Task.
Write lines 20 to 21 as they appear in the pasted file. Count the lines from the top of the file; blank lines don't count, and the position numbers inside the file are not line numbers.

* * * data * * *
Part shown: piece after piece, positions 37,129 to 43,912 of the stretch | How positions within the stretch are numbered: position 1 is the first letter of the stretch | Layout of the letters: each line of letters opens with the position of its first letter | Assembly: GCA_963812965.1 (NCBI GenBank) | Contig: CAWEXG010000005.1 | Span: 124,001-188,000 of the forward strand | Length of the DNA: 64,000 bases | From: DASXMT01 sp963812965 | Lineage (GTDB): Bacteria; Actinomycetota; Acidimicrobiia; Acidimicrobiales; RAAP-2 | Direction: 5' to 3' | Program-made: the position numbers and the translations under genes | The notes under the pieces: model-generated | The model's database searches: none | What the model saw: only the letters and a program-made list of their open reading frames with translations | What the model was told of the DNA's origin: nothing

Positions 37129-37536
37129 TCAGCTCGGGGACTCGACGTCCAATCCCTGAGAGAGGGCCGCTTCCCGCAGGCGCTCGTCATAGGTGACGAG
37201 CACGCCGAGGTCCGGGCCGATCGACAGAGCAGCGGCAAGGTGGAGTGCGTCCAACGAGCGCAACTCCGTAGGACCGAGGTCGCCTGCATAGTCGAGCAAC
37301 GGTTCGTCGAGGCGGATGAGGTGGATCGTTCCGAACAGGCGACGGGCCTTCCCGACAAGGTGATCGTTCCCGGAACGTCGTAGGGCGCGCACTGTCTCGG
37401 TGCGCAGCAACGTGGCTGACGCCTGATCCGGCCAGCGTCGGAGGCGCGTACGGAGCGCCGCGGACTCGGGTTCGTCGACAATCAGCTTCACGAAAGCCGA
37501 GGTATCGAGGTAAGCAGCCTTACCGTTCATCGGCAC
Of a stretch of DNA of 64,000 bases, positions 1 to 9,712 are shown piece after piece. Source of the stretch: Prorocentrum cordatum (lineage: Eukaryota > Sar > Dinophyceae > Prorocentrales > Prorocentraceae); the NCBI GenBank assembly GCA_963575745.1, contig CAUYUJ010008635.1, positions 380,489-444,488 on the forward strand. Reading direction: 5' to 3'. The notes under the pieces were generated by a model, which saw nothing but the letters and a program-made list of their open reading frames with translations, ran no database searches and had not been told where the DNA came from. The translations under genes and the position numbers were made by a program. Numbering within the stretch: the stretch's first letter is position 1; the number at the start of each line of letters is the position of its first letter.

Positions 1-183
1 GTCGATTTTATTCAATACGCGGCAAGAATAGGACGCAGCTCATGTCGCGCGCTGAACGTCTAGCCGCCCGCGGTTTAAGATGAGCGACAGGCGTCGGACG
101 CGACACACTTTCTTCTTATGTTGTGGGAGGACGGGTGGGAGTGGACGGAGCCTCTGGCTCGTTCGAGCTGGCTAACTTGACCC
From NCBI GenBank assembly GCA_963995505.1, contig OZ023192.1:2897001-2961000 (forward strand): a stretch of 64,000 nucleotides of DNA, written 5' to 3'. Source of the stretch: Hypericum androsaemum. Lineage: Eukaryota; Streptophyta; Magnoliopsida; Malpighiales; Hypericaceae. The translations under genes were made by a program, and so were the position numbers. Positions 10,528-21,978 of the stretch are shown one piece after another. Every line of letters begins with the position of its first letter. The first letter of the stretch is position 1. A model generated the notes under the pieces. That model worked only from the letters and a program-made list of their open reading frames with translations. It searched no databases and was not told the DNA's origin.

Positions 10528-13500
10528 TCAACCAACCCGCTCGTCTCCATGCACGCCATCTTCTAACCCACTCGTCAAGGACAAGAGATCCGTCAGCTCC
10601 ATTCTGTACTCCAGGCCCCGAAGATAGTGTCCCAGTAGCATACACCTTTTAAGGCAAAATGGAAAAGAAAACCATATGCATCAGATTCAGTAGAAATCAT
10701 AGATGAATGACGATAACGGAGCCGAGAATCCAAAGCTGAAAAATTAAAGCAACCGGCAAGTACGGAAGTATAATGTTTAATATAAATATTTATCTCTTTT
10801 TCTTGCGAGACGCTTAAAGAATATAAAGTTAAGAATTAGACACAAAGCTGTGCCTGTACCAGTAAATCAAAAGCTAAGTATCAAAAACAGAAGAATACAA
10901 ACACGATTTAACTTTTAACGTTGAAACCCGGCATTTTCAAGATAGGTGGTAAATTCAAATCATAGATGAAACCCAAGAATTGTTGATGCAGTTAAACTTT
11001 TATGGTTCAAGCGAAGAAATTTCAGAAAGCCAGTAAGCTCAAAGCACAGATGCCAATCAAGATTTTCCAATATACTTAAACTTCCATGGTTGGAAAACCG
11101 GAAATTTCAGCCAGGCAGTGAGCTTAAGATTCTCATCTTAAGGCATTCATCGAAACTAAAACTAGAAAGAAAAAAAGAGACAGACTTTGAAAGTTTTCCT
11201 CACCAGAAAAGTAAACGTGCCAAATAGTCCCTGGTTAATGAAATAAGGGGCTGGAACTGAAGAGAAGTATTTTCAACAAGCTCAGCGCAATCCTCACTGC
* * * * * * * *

11101 GAAATTTCAGCCAGGCAGTGAGCTTAAGATTCTCATCTTAAGGCATTCATCGAAACTAAAACTAGAAAGAAAAAAAGAGACAGACTTTGAAAGTTTTCCT
11201 CACCAGAAAAGTAAACGTGCCAAATAGTCCCTGGTTAATGAAATAAGGGGCTGGAACTGAAGAGAAGTATTTTCAACAAGCTCAGCGCAATCCTCACTGC